Dairy farmers generally feel somewhat positive about improving the sustainability of their businesses and the sector as a whole. However, dairly farmers are facing a range of challenges that make it difficult for them to further improve the sustainability of their operations, not least because they feel they have already put in a lot of effort. Challenges include the lack of a viable revenue model, shifting policies, the absence of a specific vision both within the government, the ever-changing sustainability programmes at dairy organisations, the lack of a dot on the horizon and perspective, a negative image and a lack of knowledge among citizens, policymakers and political parties.
That’s the main conclusion of a study conducted by Wageningen Economic Research on behalf of the Sustainable Dairy Chain consortium, a theme group of ZuivelNL The study included interviews with 40 dairy farmers, covering a range of topics such as the sustainability goals of Sustainable Dairy Chain.
The aim of the study was to help Sustainable Dairy Chain’s partners to develop interventions that could contribute to achieving the consortium’s sustainability goals. The study also provides better insight into the intrinsic motivations of dairy farmers in terms of their commitment to these goals. This is important, because we need to understand why dairy farmers make particular choices regarding sustainability if we are to come up with appropriate interventions.
Dairy farmers were interviewed about a number of sustainability themes embraced by the sector. These were:
- A viable revenue model for dairy farmers
- Climate-neutral production
- Animal health and welfare
- Land-related farming
- Safety on the farm
They were also asked what they considered to be positive and negative consequences of sustainability, what they perceived to be their challenges and opportunities, and any solutions they could identify.
The dairy farmers that were interviewed represented a range of age groups, and they managed farms of varying sizes and degrees of intensity. They lived all over the country and supplied milk to a variety of dairy factories. They were also assumed to represent a range of opinions about sustainable dairy farming.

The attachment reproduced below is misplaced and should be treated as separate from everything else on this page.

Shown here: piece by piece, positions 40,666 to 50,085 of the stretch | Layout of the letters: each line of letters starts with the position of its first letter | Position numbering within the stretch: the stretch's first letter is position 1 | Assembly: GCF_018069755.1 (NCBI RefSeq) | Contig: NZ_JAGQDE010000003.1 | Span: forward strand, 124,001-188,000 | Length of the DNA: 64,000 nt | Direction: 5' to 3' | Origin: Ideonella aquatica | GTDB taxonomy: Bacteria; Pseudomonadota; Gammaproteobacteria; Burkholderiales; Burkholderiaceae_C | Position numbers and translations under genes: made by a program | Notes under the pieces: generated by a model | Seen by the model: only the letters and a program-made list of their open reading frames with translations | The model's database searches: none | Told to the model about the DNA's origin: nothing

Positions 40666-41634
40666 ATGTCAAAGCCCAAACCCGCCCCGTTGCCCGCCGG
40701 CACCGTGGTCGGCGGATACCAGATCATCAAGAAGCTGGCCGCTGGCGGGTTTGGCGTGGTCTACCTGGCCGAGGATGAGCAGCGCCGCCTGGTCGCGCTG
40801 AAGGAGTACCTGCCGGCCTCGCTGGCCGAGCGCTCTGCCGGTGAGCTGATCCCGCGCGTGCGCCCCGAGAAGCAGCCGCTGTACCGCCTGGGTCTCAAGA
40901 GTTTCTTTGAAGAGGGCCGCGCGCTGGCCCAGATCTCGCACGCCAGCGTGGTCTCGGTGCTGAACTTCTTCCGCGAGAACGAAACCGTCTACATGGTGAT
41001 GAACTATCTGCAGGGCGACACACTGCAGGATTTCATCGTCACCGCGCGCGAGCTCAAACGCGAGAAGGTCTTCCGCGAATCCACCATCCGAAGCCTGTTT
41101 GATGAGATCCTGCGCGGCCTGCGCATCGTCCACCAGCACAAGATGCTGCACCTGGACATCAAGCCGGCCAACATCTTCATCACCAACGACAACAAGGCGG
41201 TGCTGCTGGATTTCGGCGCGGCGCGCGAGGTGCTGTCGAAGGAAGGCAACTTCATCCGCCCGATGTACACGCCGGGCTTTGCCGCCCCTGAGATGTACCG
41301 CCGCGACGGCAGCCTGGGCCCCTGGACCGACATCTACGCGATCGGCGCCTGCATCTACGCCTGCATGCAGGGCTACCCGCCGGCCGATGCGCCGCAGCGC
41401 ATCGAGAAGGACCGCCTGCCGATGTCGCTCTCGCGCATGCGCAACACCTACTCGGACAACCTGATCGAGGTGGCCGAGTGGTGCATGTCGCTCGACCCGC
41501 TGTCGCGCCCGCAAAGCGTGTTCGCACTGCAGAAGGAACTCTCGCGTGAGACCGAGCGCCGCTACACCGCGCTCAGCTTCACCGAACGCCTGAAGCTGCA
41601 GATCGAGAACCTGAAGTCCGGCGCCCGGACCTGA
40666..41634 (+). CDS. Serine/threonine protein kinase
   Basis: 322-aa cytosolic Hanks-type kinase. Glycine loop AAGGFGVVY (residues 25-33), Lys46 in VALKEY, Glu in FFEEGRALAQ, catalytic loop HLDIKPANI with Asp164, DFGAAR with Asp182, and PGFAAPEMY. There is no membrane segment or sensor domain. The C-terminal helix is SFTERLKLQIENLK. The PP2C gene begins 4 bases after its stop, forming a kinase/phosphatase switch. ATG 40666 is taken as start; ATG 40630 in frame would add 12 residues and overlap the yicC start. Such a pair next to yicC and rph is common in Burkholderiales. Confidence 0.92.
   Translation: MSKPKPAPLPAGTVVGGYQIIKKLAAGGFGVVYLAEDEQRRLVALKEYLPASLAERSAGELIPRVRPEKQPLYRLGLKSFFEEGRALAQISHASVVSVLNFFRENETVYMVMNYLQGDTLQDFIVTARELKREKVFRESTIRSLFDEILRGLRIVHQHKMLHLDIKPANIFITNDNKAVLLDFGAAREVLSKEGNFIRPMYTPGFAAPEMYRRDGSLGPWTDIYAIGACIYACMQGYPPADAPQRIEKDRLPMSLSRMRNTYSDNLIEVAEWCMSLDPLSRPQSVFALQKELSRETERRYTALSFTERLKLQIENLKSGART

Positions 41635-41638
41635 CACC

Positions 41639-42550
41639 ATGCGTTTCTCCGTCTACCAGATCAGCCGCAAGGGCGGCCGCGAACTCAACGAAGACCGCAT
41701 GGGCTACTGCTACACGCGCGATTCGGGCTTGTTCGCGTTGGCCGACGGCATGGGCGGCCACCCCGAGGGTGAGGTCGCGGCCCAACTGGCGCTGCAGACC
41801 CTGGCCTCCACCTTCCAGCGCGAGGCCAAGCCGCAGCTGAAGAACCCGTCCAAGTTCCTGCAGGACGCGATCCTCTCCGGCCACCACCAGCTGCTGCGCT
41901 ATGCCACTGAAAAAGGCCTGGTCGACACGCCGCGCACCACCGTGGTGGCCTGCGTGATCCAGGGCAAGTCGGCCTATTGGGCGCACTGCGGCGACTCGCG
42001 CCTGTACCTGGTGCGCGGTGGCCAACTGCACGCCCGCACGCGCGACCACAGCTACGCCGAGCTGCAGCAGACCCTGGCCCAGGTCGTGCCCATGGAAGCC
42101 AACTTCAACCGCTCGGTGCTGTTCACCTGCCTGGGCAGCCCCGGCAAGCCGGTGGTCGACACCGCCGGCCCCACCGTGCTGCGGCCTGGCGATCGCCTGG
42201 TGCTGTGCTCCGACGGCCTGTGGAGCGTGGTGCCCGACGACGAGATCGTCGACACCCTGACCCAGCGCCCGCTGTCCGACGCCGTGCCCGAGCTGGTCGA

Knowledge transfer and awareness
Aside from the challenges experienced by dairy farmers already described above, knowledge also appears to play a role. The dairy farmers interviewed have very different ideas about exactly what sustainability means, and there are varying levels of awareness about the sustainability challenge they are facing. In particular, there appears to be a real lack of clarity among dairy farmers about issues, such as reducing ammonia and greenhouse gas emissions, and preserving biodiversity.
On this topic, there appears to be a gap between what dairy farmers, dairy organisations and the government consider important. So, in addition to removing obstacles and offering practical perspectives, it’s important to ensure that dairy farmers are clearly informed about the ‘why’ through tailored communication campaigns.
The dairy farmers that were interviewed also voiced a need for long-term objectives. They want to see comprehensive policymaking that clarifies the links between various sustainability measures.
They also want a better idea of what the government and dairy sector are aiming for and the goals set by the dairy industry. These requests make it clear that dairy companies cannot take on the challenge on their own. The government, dairy organisations, and other actors in the supply chain also need to play their part and come up with clear and consistent policies.
Another thing that emerged from the interviews was that dairy farmers feel a sense of injustice. They wondered how the commitment that dairy farmers are expected to make to preserving biodiversity and mitigating climate change compares to what is expected of other sectors, such as heavy industry and aviation.
An integrated behavioural model was used to analyse the interview responses. The behavioural model took into account both intrinsic motivations to change behaviour and external conditions that help determine whether an intended behaviour can and will actually be carried out.
The interviews took place in 2021, when the nitrogen issue was high on the agenda. The recommendations of the Remkes committee had been published in 2020, and the Nitrogen Act was passed in March 2021, which included policy goals that would clearly have a major impact on livestock farming in the Netherlands. The interviews did take place well before the presentation of the full nitrogen emissions policy, including the publication of the infamous ‘nitrogen map’ in June 2022, which was met with protests by many angry and concerned farmers.